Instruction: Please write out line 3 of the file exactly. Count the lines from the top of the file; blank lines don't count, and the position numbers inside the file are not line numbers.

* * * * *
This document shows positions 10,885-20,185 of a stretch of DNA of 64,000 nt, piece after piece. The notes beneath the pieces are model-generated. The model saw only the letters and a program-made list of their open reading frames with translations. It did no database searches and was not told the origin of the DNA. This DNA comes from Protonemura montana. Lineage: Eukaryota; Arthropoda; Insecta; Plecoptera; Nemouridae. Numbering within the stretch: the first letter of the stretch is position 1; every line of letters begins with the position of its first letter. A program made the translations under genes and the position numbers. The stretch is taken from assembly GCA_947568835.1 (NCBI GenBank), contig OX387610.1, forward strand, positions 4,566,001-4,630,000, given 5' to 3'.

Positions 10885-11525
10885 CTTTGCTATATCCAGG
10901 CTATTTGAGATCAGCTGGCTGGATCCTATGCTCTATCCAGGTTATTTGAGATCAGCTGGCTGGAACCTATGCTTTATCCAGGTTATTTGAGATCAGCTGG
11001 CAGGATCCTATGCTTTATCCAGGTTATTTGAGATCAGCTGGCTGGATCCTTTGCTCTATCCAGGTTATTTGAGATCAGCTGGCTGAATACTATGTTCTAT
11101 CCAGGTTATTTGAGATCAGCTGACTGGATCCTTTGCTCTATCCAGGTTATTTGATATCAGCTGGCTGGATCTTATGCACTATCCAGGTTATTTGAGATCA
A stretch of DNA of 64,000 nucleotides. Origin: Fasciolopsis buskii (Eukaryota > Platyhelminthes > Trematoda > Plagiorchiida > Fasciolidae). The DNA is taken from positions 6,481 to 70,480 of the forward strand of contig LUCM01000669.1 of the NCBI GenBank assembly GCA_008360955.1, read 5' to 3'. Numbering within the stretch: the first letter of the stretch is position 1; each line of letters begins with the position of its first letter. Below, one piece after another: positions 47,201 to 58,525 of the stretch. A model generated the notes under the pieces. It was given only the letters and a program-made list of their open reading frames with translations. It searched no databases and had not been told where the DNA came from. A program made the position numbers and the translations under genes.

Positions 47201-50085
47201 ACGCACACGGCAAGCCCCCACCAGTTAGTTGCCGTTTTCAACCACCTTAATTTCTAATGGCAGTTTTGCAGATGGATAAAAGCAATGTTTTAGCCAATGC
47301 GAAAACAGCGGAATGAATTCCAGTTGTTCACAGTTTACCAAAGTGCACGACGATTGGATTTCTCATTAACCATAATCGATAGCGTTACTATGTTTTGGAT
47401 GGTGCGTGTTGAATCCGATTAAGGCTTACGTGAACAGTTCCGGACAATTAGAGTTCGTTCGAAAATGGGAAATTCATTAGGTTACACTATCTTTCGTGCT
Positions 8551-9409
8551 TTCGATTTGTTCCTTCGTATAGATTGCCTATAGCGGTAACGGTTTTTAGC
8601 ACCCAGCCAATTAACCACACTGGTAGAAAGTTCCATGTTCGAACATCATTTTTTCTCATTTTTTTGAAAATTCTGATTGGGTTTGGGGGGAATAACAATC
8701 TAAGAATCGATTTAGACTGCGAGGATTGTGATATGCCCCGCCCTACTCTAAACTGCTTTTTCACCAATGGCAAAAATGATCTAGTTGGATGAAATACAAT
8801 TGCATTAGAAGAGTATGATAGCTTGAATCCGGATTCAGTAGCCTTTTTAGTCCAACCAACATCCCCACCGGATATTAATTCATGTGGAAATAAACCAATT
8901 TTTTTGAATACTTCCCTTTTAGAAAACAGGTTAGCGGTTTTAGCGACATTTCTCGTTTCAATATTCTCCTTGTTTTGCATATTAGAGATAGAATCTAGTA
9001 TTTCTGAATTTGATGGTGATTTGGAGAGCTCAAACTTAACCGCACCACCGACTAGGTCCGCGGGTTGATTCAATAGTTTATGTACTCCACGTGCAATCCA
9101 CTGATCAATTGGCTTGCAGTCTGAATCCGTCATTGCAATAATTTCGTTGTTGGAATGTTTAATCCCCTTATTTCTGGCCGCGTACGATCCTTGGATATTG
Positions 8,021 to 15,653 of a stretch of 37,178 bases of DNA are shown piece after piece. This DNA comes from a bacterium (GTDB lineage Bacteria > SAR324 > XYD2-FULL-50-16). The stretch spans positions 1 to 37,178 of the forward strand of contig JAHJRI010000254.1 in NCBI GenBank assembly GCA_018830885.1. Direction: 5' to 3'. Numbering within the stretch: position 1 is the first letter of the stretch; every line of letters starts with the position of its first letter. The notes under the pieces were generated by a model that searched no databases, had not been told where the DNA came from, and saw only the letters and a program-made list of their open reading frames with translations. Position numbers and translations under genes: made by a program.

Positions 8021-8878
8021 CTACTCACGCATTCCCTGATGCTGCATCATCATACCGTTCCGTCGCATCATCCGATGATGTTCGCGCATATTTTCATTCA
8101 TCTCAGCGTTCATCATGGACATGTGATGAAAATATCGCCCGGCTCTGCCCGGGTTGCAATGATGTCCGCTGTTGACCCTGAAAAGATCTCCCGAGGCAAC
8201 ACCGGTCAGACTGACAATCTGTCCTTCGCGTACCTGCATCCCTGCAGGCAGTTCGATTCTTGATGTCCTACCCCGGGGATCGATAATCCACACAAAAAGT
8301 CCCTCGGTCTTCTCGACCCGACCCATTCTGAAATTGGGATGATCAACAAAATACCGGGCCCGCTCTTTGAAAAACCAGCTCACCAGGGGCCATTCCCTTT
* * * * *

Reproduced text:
10885 CTTTGCTATATCCAGG